Jakarta eager to curb traffic congestion

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Jakarta governor Joko Widodo wants to reduce traffic jams in the 10-million metropolis

Officials in Jakarta have proposed a four-step plan to reduce the city’s infamous gridlock by 40 per cent in two years.

“We have agreed to resort to the implementation of an electronic road pricing system, firm enforcement of regulations on both traffic and spatial planning as well as vehicle limitation to achieve the targeted 40 per cent reduction,” Deputy Director Adj. Sr. Comr. Wahyono of the city traffic police was quoted as saying in the Jakarta Post.

The action plan comes in sync with the newly installed governor of the administration, Joko Widodo, who has promised to make “breakthroughs” with the city’s woeful traffic situation.

Estimates project that Jakarta will suffer from total gridlock by 2014 due to an increase of 11.26 per cent of vehicles on the road per year. This continued clog is being further compounded by the city’s easily overlooked 0.01 per cent increase in roads annually.

According to traffic police data, 20.7 million commuters come in and out of Jakarta on a daily basis, with 58.6 per cent of them using their own vehicle.

In the city of around 10 million, it is estimated that an additional 2 million residents move into the city for the Monday to Friday work week, stressing the city’s rush hour traffic even further.

The electronic road pricing system trip charge will be between $0.67 and $2.18, administrative officials have suggested.

 

 

 

 

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Reading Time: 1 minute

Jakarta governor Joko Widodo wants to reduce traffic jams in the 10-million metropolis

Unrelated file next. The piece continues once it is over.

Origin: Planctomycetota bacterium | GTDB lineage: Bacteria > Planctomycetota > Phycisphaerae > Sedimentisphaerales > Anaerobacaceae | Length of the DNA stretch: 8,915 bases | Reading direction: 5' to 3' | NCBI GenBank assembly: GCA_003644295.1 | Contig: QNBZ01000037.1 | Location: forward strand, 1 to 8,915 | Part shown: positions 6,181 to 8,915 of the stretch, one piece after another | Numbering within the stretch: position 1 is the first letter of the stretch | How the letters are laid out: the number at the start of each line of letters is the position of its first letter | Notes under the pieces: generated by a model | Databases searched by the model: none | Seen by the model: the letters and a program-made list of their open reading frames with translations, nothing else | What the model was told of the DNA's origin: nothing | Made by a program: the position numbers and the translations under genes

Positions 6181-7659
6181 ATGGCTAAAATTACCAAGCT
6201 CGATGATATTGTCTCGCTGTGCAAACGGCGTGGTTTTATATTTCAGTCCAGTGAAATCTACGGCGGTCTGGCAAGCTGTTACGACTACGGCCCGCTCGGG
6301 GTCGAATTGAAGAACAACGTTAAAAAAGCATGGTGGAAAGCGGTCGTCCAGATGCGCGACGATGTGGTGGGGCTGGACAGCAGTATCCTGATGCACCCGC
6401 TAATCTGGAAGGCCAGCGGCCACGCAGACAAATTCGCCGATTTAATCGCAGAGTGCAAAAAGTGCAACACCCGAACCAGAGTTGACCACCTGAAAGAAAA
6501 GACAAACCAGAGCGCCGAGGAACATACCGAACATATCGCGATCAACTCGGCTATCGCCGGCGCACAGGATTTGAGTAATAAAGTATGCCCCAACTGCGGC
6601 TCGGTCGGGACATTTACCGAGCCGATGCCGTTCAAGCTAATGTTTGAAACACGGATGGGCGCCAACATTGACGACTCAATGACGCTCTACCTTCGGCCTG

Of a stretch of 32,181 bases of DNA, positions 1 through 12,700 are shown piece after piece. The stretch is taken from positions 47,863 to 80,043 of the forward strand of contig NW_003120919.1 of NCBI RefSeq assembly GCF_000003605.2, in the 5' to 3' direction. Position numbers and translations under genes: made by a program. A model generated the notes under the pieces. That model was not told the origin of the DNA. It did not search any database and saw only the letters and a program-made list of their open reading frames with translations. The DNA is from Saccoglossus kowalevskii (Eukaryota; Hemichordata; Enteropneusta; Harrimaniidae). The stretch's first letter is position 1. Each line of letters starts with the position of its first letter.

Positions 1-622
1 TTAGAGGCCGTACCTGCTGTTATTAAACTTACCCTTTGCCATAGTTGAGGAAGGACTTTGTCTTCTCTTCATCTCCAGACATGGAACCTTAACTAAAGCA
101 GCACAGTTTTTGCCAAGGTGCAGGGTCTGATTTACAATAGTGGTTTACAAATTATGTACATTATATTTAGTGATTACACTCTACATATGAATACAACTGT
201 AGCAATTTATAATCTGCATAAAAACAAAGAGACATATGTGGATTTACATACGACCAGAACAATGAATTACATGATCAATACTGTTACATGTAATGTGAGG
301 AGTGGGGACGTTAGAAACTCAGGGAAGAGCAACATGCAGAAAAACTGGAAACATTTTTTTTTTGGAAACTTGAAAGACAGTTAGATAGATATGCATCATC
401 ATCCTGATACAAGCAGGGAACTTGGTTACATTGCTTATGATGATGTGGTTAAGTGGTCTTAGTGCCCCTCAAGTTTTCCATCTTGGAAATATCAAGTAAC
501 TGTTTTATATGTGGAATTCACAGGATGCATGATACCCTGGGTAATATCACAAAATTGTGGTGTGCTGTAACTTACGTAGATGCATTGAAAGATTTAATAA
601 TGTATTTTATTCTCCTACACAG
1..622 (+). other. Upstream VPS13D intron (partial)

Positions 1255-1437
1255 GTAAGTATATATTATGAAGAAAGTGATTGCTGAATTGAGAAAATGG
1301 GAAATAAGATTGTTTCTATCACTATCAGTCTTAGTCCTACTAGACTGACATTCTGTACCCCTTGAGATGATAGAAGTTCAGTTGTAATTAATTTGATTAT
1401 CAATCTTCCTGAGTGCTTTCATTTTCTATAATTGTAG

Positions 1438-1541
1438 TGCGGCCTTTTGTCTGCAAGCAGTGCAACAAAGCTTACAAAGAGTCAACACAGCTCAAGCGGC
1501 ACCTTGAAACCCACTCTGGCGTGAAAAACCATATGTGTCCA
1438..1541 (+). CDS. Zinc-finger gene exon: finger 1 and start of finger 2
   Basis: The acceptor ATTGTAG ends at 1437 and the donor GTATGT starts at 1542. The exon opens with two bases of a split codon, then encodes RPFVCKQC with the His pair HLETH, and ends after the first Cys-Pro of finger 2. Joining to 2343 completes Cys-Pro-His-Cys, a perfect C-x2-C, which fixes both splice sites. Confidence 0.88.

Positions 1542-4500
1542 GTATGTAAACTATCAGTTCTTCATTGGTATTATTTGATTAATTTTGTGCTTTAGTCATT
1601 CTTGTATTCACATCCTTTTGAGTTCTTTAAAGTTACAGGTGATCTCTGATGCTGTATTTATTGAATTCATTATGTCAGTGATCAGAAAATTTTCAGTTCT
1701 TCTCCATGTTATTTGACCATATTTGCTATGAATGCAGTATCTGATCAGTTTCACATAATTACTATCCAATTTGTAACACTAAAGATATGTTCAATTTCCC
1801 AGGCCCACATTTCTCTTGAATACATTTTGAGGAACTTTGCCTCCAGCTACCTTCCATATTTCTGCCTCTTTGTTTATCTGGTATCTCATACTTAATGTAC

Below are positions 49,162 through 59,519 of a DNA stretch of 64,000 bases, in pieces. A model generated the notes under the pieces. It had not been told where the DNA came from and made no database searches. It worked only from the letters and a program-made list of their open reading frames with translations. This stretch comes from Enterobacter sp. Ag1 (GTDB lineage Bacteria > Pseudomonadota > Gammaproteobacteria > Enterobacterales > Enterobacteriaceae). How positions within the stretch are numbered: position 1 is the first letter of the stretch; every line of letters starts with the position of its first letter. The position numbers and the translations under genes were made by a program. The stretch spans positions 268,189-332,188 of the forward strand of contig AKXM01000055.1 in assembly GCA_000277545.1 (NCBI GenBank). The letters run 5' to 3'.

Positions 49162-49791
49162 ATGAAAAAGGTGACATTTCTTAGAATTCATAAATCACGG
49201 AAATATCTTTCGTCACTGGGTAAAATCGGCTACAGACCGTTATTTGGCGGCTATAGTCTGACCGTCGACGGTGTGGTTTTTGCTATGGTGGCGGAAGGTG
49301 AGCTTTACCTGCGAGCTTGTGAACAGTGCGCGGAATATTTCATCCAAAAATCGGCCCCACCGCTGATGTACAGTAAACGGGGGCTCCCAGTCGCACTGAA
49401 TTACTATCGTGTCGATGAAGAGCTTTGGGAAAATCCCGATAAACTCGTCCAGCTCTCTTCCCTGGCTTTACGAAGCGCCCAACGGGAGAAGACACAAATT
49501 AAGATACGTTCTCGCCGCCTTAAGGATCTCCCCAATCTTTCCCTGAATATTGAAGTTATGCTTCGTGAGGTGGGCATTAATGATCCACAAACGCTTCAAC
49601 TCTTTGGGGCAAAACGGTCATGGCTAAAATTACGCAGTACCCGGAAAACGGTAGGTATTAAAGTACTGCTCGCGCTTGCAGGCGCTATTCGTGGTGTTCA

Officials in Jakarta have proposed a four-step plan to reduce the city’s infamous gridlock by 40 per cent in two years.

Reading Time: 1 minute

Jakarta governor Joko Widodo wants to reduce traffic jams in the 10-million metropolis

Officials in Jakarta have proposed a four-step plan to reduce the city’s infamous gridlock by 40 per cent in two years.

“We have agreed to resort to the implementation of an electronic road pricing system, firm enforcement of regulations on both traffic and spatial planning as well as vehicle limitation to achieve the targeted 40 per cent reduction,” Deputy Director Adj. Sr. Comr. Wahyono of the city traffic police was quoted as saying in the Jakarta Post.

The action plan comes in sync with the newly installed governor of the administration, Joko Widodo, who has promised to make “breakthroughs” with the city’s woeful traffic situation.

Estimates project that Jakarta will suffer from total gridlock by 2014 due to an increase of 11.26 per cent of vehicles on the road per year. This continued clog is being further compounded by the city’s easily overlooked 0.01 per cent increase in roads annually.

According to traffic police data, 20.7 million commuters come in and out of Jakarta on a daily basis, with 58.6 per cent of them using their own vehicle.

In the city of around 10 million, it is estimated that an additional 2 million residents move into the city for the Monday to Friday work week, stressing the city’s rush hour traffic even further.

The electronic road pricing system trip charge will be between $0.67 and $2.18, administrative officials have suggested.

 

 

 

 

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